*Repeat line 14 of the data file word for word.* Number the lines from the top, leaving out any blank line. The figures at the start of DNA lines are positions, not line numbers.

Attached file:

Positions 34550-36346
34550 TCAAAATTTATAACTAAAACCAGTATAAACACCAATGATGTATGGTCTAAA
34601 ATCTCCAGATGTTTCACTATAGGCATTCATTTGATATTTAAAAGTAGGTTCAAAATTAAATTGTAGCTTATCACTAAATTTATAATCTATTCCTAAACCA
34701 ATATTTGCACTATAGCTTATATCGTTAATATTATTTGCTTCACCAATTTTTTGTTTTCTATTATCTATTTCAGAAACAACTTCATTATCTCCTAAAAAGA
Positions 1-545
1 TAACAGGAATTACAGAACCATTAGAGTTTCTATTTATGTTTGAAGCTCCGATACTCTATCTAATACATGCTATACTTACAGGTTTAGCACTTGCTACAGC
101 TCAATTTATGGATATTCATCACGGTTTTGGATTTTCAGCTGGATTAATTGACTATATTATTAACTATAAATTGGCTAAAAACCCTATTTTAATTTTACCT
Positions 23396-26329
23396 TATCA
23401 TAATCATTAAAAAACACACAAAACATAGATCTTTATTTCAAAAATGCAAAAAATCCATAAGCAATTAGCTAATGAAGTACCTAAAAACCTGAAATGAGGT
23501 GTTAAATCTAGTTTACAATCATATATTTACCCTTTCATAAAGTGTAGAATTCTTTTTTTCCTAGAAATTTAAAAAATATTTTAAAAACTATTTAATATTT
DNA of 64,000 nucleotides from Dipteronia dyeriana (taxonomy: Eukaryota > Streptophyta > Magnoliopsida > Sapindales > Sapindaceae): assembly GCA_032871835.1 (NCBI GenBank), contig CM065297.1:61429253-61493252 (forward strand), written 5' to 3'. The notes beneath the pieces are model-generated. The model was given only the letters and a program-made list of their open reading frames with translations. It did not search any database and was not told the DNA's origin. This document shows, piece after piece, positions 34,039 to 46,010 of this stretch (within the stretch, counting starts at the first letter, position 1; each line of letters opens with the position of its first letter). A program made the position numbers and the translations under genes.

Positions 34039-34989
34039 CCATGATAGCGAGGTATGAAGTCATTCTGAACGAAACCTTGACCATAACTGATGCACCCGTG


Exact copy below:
34039 CCATGATAGCGAGGTATGAAGTCATTCTGAACGAAACCTTGACCATAACTGATGCACCCGTG